While these vehicles in China are broadly categorized as hedge funds, there is one key difference with counterparts in the U.S., Europe and Hong Kong. Most of them are long-only, meaning they bet solely on rising markets. Even before government restrictions on practices such as short-selling, many limited hedging so they maximize benefits from a market that had advanced almost 50 percent in the two years through 2014 and rallied another 60 percent through mid-June. Most China-based managers rarely wager against individual securities because the practice is expensive and many new managers lack the expertise for complex strategies, Alexis He, a Shanghai-based analyst for Z-Ben Advisors, said.
Betting solely on rising markets made China’s domestic hedge funds very vulnerable when stocks fell. William Ma, Hong Kong-based chief investment officer of Gottex Penjing Asset Management (HK Ltd.), said that most of the liquidated funds were launched in April and May when valuations were high, making them the “first and largest wave” of closures. While funds set up late last year or early in 2015 still face liquidation risk if the market drops further, they are fewer in number and have high cash positions, said Ma, whose firm invests in hedge funds.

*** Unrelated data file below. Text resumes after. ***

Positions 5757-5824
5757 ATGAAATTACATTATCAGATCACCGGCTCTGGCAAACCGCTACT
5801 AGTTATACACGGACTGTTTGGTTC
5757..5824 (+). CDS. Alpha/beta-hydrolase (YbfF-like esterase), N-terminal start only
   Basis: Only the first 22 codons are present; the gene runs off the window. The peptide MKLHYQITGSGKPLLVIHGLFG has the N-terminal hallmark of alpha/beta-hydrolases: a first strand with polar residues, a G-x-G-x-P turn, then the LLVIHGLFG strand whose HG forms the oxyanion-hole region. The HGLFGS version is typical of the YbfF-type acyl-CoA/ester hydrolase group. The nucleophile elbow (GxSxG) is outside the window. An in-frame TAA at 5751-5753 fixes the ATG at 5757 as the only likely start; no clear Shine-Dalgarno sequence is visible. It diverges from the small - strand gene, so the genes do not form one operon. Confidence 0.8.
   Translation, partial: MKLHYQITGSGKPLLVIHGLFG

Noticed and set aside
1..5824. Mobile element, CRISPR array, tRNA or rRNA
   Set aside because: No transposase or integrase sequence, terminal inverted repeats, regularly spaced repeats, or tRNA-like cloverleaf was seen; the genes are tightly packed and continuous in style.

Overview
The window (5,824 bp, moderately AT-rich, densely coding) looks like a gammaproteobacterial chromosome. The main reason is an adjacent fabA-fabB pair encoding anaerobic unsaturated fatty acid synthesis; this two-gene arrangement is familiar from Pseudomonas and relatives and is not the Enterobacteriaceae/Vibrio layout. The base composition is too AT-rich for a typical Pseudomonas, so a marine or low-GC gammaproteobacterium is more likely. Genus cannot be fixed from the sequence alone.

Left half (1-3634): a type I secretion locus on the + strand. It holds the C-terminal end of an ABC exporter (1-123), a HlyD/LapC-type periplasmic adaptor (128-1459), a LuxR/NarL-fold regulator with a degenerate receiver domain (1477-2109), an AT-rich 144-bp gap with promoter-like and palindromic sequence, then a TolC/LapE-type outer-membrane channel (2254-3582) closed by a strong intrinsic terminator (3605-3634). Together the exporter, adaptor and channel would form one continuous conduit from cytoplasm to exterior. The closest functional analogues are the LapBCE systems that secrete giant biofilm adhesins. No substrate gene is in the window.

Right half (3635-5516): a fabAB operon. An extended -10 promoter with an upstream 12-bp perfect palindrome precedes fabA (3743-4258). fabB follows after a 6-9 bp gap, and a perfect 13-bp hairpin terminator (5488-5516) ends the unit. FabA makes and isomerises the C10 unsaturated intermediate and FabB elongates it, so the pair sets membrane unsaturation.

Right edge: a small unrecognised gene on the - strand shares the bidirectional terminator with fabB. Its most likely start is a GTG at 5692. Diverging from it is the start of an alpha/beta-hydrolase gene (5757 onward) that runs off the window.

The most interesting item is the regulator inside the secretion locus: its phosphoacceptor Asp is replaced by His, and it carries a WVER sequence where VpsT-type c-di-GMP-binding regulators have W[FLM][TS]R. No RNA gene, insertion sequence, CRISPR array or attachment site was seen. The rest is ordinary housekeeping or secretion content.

The "system risk is not very big now," he said.
More than 50 percent of long-only new products launched this year have liquidated, according to estimates from Guo Tao, a board member of the Hedge Fund Talents Association, affiliated with the Zhejiang provincial government, whose members collectively manage about 300 billion yuan.
Among domestic hedge funds that suffered losses after the stock rout were Heju Investment, a Beijing-based firm which oversees about 10 billion yuan. Heju said in a statement that some of its funds suffered losses between 5 percent and 15 percent during the stock rout in July.
QingShuiYuan Investment said in July it would set aside 20 percent of its net income in the next three years for a special investor fund after several of its funds were liquidated, as their net asset values dropped below certain predetermined levels after the stock crash.